Appealing the Denial of a Motion for Appropriate Relief
Filing a Motion for Appropriate Relief (MAR) is a valuable legal option for those who have been convicted of a crime in North Carolina. Unlike a criminal appeal, during a Motion for Appropriate Relief, the trial court can hold an evidentiary hearing. This makes filing a Motion for Appropriate Relief beneficial when claims depend on facts outside of the original trial court record. For example, a defendant can file a motion for ineffective assistance of counsel and bring evidence outside of the trial court record to support their case.
At Arnold & Smith, PLLC, we have represented many clients in the criminal appellate process. We have an in-depth understanding of North Carolina’s criminal appeals and use our knowledge to fight hard on behalf of our clients. Many of our clients understandably get their hopes up after filing a Motion for Appropriate Relief, but what happens when the court denies the Motion for Appropriate Relief? Is it possible to appeal a North Carolina Court’s ruling on the Motion? Contact us today so that we can review your case and advise you on how to best move forward.Appealing the Denial of a Motion for Appropriate Relief From District Court
When a North Carolina district court denies a defendant’s Motion for Appropriate Relief, the defendant will not have a right to appeal. The defendant will be entitled to seek a trial de novo in North Carolina Superior Court. A trial de novo means that the appellate court will conduct a trial as If no trial had ever been held, essentially starting from scratch.The State Can Appeal a Dismissal of Charges
The state has a right to appeal any decision on Motions for Appropriate Relief that is favorable to the defendant. When the district court does grant the Motion for Appropriate Relief, and the court dismisses the charges or vacates the conviction, the state might issue its appeal. The state must appeal the court’s dismissal of charges by filing a written motion within ten days. The State of North Carolina may also have a right to appeal the court’s acceptance of the Motion with a discretionary writ of certiorari to the superior court.Appealing The Denial of a Motion for Appropriate Relief From Superior Court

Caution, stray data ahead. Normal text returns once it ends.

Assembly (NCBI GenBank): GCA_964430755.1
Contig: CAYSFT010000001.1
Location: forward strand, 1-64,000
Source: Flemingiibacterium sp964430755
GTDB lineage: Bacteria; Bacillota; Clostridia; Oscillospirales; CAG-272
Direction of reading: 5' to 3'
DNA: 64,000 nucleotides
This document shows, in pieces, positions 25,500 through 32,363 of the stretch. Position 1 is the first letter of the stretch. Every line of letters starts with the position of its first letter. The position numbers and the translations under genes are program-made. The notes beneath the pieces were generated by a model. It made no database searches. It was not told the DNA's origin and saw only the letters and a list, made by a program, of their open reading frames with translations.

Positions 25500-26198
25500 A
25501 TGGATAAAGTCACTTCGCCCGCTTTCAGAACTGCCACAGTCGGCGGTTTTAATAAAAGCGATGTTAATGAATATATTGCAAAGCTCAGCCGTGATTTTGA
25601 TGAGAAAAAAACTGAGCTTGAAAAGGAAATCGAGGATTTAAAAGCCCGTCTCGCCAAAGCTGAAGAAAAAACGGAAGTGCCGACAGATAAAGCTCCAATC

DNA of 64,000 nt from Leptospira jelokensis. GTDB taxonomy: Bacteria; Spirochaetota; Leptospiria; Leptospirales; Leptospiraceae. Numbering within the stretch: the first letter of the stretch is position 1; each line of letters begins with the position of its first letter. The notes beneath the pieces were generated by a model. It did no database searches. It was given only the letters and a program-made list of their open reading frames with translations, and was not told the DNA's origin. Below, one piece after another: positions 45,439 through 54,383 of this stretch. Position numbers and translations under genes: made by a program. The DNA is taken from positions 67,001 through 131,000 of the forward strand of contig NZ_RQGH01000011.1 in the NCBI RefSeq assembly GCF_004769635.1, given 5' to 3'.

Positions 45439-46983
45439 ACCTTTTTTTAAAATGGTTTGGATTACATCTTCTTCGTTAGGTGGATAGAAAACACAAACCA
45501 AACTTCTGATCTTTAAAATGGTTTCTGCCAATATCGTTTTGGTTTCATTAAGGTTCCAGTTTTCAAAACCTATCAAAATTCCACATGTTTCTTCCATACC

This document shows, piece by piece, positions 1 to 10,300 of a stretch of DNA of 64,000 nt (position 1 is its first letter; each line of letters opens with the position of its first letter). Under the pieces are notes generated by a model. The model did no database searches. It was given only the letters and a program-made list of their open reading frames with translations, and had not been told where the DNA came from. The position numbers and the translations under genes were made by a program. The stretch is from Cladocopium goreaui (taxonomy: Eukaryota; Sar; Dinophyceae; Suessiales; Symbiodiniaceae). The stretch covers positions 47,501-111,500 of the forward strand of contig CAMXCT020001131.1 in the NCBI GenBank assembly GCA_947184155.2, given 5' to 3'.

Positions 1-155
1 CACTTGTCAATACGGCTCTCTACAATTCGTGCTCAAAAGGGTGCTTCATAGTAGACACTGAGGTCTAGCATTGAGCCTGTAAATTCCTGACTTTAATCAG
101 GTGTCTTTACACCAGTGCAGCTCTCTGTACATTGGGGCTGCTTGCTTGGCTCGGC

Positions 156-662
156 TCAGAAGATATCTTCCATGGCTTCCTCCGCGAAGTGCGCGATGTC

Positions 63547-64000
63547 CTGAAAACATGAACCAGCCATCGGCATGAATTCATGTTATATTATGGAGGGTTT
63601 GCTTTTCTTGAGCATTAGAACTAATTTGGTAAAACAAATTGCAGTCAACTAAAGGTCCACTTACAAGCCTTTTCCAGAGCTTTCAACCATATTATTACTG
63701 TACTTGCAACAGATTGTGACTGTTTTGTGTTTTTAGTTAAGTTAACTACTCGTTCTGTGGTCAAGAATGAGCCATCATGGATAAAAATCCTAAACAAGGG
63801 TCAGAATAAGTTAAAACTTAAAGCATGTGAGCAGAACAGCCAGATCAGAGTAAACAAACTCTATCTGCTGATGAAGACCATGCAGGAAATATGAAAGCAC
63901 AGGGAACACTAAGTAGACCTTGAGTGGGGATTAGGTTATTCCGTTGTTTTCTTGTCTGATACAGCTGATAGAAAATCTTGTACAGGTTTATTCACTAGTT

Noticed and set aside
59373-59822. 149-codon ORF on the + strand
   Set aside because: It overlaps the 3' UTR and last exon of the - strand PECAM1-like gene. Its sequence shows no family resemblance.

What happens when a defendant seeks relief after filing a Motion for Appropriate Relief within 10 days of the judgment? In this circumstance, review by an appellate court can only take place when it is sought as part of a regular appeal. In other words, an appellate court judge will review the Motion for Appropriate Relief as part of the regular appeals process.Appealing a Decision From The Court of Appeals
When the grounds alleged in the Motion for Appropriate Relief is also part of a normal appeal filed within ten days of the conviction, the denial of the Motion does not affect the defendant’s right to assert an error on appeal. Even if a court denies the Motion for Appropriate Relief, the defendant might be able to bring up the disputed issue as part of a normal appeal.
By statutory law, a Court of Appeals’ decision on a Motion for Appropriate Relief is final and not subject to any other appeal. However, the Supreme Court of North Carolina has held that appellate courts may be able to hear a petition for a writ of certiorari on a Motion for Appropriate Relief. A writ of certiorari is a request for a higher court to review the decision of the lower court.The Importance of Hiring an Attorney
As you can see from the information above, appealing a Motion for Appropriate Relief can be challenging and complex. There are numerous complex rules related to Motions for Appropriate Relief. First, there are statutory time limits regarding how long the defendant has to file a Motion for Appropriate Relief. Additionally, there are different rules regarding appealing an adverse decision related to a Motion for Appropriate Relief.
If you have been convicted of a crime in North Carolina, you may be feeling hopeless and like you are out of options. As you face your criminal sentence, you may have significant fears about the future. At Arnold & Smith, PLLC, we understand how difficult it is to face a criminal sentence. That is why we work so hard on behalf of our clients during the post-conviction process.Contact Us Today
We understand the challenges that defendants after sentencing. After listening to our client’s situation and evaluating it for them, we will discuss any potential post-conviction relief that might apply to their situation. Contact us today to schedule your initial consultation. For your convenience, we now offer phone and video conferencing. If you prefer an in-person consultation, we have three easy to reach locations in Uptown Charlotte, Monroe, and Mooresville.